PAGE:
We’ve done a lot of scary things in our lives, like selling everything we own and moving to South America. Some people call us risk takers, but in reality, we were scared to death! We just pushed through the fear and did it anyway! Here are the 9 tips we learned along the way to overcome your fears while doing things that scare you to death!
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#1 Find Your Big Why
This is the most important step in the process. If you don’t have a big enough why, you won’t have the motivation to overcome your fears. To push through the fear and keep moving forward.
Your big why can’t come from your friends or family expectations, or something society pressures you to do. It has to come from your core; your soul. What really matters to you? Why do you want to do what’s making you afraid? Is your big why powerful enough to make you take the risk?
For us, it was the realization that life is fragile and precious. Following my two spinal surgeries, we took stock of our lives and realized tomorrow is not a guarantee. We decided that we didn’t want to work traditional jobs for the rest of our lives while spending most of our earnings on meaningless possessions that we didn’t need.
Instead, we went the unconventional route, sold everything we owned and moved to Cuenca Ecuador. Most people are retired when they move here, but we didn’t want to wait for retirement because retirement may never come.
Our big why was the desire to make the most out of every day for the rest of our lives, and that wasn’t sitting in a cube for 8 to 10 hours a day. We still work, but we live like we’re retired 20 years ahead of schedule.
#2 Identify Your True Fear
What are you really afraid of? Loss of control? Uncertainty? Fear of failure? Fear of being told “no”? Fear of the unknown? Fear of what others will say or how they will judge you?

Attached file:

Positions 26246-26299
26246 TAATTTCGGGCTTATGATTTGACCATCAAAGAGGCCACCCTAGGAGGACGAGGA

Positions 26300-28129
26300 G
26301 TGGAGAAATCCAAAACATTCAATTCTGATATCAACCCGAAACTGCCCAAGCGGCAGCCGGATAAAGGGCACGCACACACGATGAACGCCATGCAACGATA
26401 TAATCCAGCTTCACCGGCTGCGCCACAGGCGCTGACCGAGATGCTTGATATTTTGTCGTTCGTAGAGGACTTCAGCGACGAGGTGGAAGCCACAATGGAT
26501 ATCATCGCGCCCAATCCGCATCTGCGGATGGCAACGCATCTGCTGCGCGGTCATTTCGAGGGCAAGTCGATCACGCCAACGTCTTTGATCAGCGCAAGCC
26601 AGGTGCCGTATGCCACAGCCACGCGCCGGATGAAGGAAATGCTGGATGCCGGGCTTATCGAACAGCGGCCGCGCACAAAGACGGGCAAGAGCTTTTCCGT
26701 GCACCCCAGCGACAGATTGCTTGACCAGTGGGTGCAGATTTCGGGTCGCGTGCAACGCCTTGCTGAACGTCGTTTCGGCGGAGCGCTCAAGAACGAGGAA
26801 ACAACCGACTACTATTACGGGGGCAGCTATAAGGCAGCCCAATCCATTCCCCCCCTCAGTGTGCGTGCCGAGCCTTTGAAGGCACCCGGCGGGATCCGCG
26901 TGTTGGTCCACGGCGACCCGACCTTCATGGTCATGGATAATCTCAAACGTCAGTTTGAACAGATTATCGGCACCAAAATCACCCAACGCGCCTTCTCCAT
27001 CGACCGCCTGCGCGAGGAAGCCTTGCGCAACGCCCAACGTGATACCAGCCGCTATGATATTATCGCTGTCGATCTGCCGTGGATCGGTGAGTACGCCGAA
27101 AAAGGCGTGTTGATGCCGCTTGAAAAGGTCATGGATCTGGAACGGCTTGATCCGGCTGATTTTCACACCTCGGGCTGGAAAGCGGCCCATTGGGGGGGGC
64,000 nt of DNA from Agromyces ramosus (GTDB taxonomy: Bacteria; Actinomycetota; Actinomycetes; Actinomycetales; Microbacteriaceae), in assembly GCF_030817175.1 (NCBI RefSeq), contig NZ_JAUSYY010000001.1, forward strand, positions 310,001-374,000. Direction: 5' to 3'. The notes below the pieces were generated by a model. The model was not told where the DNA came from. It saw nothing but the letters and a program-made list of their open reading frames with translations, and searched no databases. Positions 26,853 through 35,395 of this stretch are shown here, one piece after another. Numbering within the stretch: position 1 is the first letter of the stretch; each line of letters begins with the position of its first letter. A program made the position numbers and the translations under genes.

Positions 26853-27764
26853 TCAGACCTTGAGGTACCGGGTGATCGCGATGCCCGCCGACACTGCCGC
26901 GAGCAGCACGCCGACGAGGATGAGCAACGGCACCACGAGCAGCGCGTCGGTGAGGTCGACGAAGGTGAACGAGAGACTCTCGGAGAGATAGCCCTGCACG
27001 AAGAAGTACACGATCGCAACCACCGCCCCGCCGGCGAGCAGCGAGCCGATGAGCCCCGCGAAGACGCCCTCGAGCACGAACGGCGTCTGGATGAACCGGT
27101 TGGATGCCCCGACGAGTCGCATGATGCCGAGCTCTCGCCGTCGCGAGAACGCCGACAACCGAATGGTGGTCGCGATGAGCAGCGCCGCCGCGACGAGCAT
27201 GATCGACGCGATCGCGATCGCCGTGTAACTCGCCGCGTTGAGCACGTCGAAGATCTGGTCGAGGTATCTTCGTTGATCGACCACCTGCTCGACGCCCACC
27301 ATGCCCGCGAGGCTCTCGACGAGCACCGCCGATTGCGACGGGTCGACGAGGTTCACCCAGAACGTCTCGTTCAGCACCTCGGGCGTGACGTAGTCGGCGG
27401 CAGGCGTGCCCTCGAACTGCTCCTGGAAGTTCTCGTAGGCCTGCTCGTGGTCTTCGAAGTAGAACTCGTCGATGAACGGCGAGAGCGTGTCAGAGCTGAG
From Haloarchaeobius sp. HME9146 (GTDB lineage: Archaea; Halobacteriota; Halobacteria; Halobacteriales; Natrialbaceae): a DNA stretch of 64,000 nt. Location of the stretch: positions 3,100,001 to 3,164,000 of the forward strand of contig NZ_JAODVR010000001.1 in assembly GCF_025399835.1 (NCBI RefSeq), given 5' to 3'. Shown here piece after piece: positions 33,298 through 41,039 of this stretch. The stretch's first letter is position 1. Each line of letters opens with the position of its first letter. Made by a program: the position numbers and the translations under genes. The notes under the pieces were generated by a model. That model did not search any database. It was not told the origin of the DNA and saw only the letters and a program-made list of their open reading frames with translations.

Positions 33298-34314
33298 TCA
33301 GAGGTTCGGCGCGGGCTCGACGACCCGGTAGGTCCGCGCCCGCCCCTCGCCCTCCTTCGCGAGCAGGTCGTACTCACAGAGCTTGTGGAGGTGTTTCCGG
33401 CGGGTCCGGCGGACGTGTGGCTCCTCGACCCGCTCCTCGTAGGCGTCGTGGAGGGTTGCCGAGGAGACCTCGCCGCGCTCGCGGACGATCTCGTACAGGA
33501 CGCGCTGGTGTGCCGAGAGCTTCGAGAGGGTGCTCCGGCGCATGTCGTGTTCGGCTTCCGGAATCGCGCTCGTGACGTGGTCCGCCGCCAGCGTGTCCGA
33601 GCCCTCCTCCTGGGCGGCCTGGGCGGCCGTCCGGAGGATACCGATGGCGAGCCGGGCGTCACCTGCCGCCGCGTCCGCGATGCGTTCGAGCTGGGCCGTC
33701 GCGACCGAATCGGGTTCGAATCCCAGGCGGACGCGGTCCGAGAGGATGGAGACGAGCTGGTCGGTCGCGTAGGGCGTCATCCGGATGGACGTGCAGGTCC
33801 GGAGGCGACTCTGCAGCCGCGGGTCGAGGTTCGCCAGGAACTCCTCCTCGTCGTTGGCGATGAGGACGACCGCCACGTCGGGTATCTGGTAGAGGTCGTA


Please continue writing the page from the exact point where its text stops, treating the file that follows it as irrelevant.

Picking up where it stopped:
Nearly all of the fears that paralyze us into inaction are irrational. They’re fueled by our imagination and have no basis in reality. They prevent us from living the exciting, unconventional life of our dreams.
Walking across a busy street with your eyes closed is worthy of your fear. Walking down a dark alley in a questionable part of town is worthy of your fear. Going in for surgery is worthy of your fear. Things that physically threaten your life are worthy of your fear and that’s why we have fear. Fear keeps us alert and alive.
But sometimes our irrational fear response keeps us from living up to our potential and once you identify your true fear, you can assess whether it’s valid or not. If your life is in danger, the fear is valid. If your pride or control issues are holding you back, it’s time to overcome your fears.
#3 Stop. Cancel. Clear.
My business coach from a long time ago, Sandy, taught me this one and I’ve been using it ever since. She learned it from someone else so I’m not sure who deserves the original credit.
The full saying she taught me is “Stop. Cancel. Clear. Get the f*** outta here.” But I prefer to abbreviate it for mixed company and it still gets the job done.
We all have negative thoughts from time to time, sometimes more than others. When you catch yourself having a negative thought, simply say to yourself, either outloud or in your thoughts, “Stop. Cancel. Clear.” Then replace that thought with a positive one.
This is a form of Cognitive Behavioral Therapy (CBT), which has been proven to work quite effectively. Rather than dwelling on the past and your problems as Freudian psychology does, CBT focuses on the present and seeks to rewire the negative pathways in your thought processes.
Understanding the root cause of your negative thoughts can help make sense of them, but once you understand where they came from, you need to shift focus and start changing them to help overcome your fears.
When we first arrived in Ecuador, I was really struggling with my “new normal.” My back is in constant pain from the surgical hardware, degenerative disc disease, arthritis and nerve damage. I can no longer do many of the things I enjoyed doing before my spine decided to fall apart (e.g. 13 mile hikes up a mountain). And I was in constant fear of falling or injuring myself. I was stuck in a cycle of negative self-talk.
After speaking with a friend of ours about this, she recommended I go see a psychologist here in Cuenca. Her name is Estella and she helped me rewire my negative thoughts in less than 2 months; about 6 visits. She quickly identified that my fears were irrational and if I did fall, I wasn’t likely to seriously hurt myself. She helped me use CBT to swap out my negative thoughts with positive ones.
Each time I caught myself worrying about falling or injuring myself, I changed my thoughts to, “I’m strong. I’m healthy. I’m doing my physical therapy. Titanium is not likely to break. And if I do fall, I will be ok. It’s not going to kill me.”